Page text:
Today, if I kept a diary, I would have written: American author Jack Gantos came to our school today. He talked about writing and the power of words to convey images and feelings that allow us to enter the lives of others, to connect to others and to see our world differently. He told us to look and listen. He told us that we have so many stories within us- it’s just a matter of drawing them out, of shaping them and revising.
Read stories aloud, weigh each word, cut the ‘waffle’, Gantos advised. We should open our eyes to the possibilities around us, map out our house, our neighbourhood and annotate these with statements of where various incidents in our life occurred: the hedge we leapt over while attempting the short cut home for dinner, the spot where we fell down the stairs in the race to answer the phone and broke our foot, the tree house our father helped us build and where the baby ducks were killed by a vicious kookaburra -all should be marked. Overheard conversations become fodder for our journals, the raw material to draw on later. Gantos inspired us to snoop, to listen, to absorb, to look,to remember, to record in sketches and words and to do this daily for 10-15 minutes. This is then the raw stuff of stories. Jack Gantos invited his audience of delighted seventh graders into his world, his seventh grade life so that we all felt as if we were there with him. He inspired and rekindled dormant memories of our past through his past, small fragments from our life journey.
Gantos showed us the journals he kept: battered, pages densely written, held together with rubber-bands, an explosion of coloured sticky notes indicating character, setting and images. Gantos has over two hundred of these journals, each page densely written and it’s to these he turns to write stories. I began to wonder about the words ‘journal’ and diary and the stories these words would tell. As we left, I asked a student about the word journal – here’s what we found out:
These recorded conversations above reflect the morphological and etymological understandings of these students. Both girls are comfortable with the process of inquiry: hypothesising, confirming their initial hypothesis with evidence, using resources to confirm or inform, making further refinements to their hypothesis. They question and are happy to hold something as a hypothesis until they have further evidence. These video clips indicate their knowledge of morphemes- their recognition that <-al> may be a suffix but may also be part of the base. It depends on evidence.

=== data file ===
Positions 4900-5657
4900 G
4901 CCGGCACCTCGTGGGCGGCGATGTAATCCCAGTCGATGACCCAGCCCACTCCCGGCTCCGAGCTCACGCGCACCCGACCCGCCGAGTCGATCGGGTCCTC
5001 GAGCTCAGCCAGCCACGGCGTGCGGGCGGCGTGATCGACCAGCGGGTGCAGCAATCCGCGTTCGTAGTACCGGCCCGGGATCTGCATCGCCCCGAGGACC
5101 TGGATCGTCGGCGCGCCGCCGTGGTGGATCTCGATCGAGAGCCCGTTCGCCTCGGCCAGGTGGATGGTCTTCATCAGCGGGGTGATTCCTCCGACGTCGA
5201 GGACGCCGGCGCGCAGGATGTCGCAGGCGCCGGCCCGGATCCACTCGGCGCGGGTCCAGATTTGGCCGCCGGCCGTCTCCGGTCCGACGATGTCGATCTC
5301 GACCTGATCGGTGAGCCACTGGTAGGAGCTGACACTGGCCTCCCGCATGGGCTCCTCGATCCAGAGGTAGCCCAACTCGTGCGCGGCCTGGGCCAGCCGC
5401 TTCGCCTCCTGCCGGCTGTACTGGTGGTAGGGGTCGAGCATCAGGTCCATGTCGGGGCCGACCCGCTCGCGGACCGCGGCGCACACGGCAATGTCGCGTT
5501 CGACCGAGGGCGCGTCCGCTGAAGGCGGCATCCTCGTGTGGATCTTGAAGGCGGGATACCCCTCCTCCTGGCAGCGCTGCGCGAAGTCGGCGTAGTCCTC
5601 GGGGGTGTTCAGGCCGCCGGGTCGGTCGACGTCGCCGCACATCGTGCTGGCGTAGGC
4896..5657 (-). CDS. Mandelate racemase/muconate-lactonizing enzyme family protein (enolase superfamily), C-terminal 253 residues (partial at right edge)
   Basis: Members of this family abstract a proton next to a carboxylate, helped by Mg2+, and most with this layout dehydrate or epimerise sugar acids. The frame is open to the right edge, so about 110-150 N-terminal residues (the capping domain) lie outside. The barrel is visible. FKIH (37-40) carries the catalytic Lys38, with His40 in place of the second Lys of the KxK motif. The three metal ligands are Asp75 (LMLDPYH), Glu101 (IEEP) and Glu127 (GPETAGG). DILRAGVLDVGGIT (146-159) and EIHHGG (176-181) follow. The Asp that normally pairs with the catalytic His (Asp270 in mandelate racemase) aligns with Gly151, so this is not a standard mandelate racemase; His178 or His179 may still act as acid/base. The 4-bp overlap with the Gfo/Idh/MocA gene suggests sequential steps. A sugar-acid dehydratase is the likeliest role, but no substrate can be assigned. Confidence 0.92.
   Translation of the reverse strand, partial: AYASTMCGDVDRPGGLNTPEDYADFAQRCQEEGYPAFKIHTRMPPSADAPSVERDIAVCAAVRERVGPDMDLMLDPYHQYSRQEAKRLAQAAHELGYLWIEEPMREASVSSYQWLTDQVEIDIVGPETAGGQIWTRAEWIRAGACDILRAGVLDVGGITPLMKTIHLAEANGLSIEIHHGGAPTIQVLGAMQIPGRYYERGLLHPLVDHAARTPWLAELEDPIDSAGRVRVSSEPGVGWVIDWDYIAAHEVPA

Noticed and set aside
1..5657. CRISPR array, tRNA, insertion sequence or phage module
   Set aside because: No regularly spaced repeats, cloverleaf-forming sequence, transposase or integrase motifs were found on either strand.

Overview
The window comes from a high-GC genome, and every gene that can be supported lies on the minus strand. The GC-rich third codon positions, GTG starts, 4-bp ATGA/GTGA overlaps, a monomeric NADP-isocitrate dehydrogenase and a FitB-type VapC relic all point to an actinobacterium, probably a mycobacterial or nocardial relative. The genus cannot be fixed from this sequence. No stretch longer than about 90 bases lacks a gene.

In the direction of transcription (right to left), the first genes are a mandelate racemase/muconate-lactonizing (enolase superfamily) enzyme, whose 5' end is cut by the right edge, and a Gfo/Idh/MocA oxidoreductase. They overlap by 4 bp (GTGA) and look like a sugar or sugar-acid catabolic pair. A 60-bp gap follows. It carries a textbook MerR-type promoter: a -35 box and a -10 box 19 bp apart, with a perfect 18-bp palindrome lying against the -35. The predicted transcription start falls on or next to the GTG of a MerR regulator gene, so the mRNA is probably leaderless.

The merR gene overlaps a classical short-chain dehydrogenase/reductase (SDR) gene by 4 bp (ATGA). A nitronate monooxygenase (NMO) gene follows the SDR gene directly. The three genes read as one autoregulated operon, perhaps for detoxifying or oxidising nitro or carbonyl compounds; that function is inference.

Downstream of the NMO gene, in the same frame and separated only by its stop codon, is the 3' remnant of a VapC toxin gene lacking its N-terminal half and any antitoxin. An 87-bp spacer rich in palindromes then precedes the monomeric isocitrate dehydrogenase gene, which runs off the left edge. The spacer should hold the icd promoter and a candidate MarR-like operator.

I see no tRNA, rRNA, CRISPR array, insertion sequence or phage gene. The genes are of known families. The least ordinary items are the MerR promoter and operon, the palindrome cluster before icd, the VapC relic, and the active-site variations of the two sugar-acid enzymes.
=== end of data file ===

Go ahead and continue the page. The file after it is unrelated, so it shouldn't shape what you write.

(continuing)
The clips also show these students are comfortable using resources to locate information about the root, and how they work through this carefully. They don’t just glom onto the first word in the etymology entry to state this is the root, ‘case closed’. Rather, they realize that their reading of the etymological entry is a “journey” through time, all part of a word’s story. It is always interesting to meet the other members of the family- the words that share the same base element or the words that share a different base element but come from the same root. Using this information and indicating it in the elegant concision of a matrix can generate more questions about suffixes and bases which reinforces and extends our knowledge of the morphological structure of words.
Journal- The Story: it’s all in a day’s work.
‘Journal’ is attested first in English in the mid 14th century from Anglo-French evolving from an Old French word ‘jornal’ which came from a Latin etymon ‘diurnalis’ meaning daily. When it was first used in English it referred to daily accounts and inventories. It only became associated with the idea of a personal journal from 1600 in French. It was another one hundred and twenty eight years later that it took on an additional sense of daily publication. As you heard in the video clips Nikki immediately wondered about ‘journey’. She had seen the similarity in letters but rather than assume a relationship, she began to question the possibility of a shared base and the existence of the suffix <-ey>.
We have since found other words connected to our potential base <journ>. Amongst these words : the lovely sojourn,and adjourn. Sojourn meaning stay or dwell for a time, directly from Old French in the mid 13th century and from Latin <sub+diurnare> , led us to consider ‘so-‘ as a variant form of Old French <sous> and <sou> itself a variant form of the prefix <sub->. To adjourn is from a French phrase ‘a jorn’:literally to a stated day. And yes we included <-ey> as a suffix. We need further evidence to support this hypothesis but want to let this ‘sit’ for a bit and revisit later to consider whether ‘journey’ should be analyzed as the bound base <journ+ ey> or regarded as <journey>. We have seen in OED that French <-ée> is Anglicized as <-ey> so journey from journée:’ a day, day’s space, day’s travel, work, employment’. We saw that even up until when Johnson was compiling his dictionary in 1755, it had the primary sense of ‘the travel of a day.’